Insights into the Gospel of St John

Thomas

So it goes ...
Veteran Member
Messages
14,277
Reaction score
4,186
Points
108
Location
London UK
One of the most striking finds in the study of the Dead Sea Scrolls, found at Qumran and attributed to an Essence sect which flourished there, was that the language of the Gospel of St John, so often thought to be Greek if not Gnostic, has now been shown to be in line with Semitic speculative thought in the 1st century.

The Gospel is not gnostic, nor Hellenic, but Hebrew in foundation.

The term 'Logos' is found to have correlation in the Judaic 'Memra' — the Word of God (Genesis 7:16, 17:2, 21:20 ... ) and the idea of the Word or Wisdom of God being with God is evident in the Book of Wisdom.

Another assumed sign were the dualist pairings, eg light/darkness, truth/lie, spirit/flesh. The DSS also use these selfsame terms, showing that such ideas were not alien to Hebraic speculation. Far from it.

The assumption that they were a sure marker of gnostic ideas was mistaken.

Within the text itself, of course, a profound knowledge of Judaic belief is explicit, moreso now that scholars are recovering data of 1st century Judaism.

The famous 'I am' statements have been argued by C.H. Dodd, among others, to be a translation of the Hebrew 'ani hu' (Isaiah 43:10), the secret Divine Name.

On the other hand, continuing research into gnostic documents, such as the Nag Hamadi finds, posts the question of whether the documents show that gnosticism influenced Christianity, or that Christianity influenced gnosticism.

As many of the significant texts post-date the Gospels, it is as likely, if not moreso, that they have incorporated Christian images, ideas and motifs into their own documents, as gnostics generally tended to do.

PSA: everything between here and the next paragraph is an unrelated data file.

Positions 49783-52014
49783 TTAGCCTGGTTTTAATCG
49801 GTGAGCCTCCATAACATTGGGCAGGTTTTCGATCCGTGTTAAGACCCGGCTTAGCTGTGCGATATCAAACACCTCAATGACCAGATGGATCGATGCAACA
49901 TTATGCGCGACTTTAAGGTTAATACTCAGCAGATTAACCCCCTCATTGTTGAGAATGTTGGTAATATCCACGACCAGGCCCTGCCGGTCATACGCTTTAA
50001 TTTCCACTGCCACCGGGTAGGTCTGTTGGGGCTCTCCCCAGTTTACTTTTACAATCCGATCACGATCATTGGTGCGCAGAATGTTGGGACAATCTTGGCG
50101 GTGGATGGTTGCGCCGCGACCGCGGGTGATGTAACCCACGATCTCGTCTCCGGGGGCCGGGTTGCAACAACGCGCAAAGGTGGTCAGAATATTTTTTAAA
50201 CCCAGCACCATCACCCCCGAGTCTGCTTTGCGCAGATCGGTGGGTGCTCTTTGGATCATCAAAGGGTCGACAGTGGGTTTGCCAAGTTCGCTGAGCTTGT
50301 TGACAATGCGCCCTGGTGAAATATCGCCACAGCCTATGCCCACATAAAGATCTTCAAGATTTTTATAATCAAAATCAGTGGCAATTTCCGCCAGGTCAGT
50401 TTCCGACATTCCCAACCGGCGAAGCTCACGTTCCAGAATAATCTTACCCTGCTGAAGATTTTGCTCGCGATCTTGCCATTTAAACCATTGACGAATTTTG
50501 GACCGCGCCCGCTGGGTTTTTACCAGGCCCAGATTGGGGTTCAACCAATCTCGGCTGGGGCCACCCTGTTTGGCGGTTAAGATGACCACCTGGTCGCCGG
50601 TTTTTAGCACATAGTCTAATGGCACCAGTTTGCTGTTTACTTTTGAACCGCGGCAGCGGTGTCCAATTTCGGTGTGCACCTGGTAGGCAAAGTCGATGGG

One of the most famous, Valentinus, was at one time a Christian, and a theologian. Here we meet the problem of 'retro-fitting' — the interpetation of data according to certain presuppositions.

The assumption of gnostic or Greek influence is nowhere as certain as once it was, whereas the idea of John drawing on theological currents of the contemporary Judaic world is nigh-on proven.

Thomas
 
There is clearly a lot to study about the Gospel of John, and historical context is often essential to fleshing out the ambiguities.

I am particularly interested in the Essenes. There is evidence and speculation that Jesus was, Himself, an Essene, and used the group to "set up" his entrance into Jerusalem on the foal. I have heard that the Last Supper took place in the Essene quarter.

Much of the Dead Sea Scrolls and other records found at Qumran were Messianic writings, and the Essenes seemed quite preoccupied with this topic.

n what way is the Gospel of John particularly gnostic? With the rejection of gnosticism so evident in the writings of Paul, it surprises me that what some consider the most theological and mystical of the gospels would have made the cut and been cannonized.
 
Hi Xavier Breath, and greetings.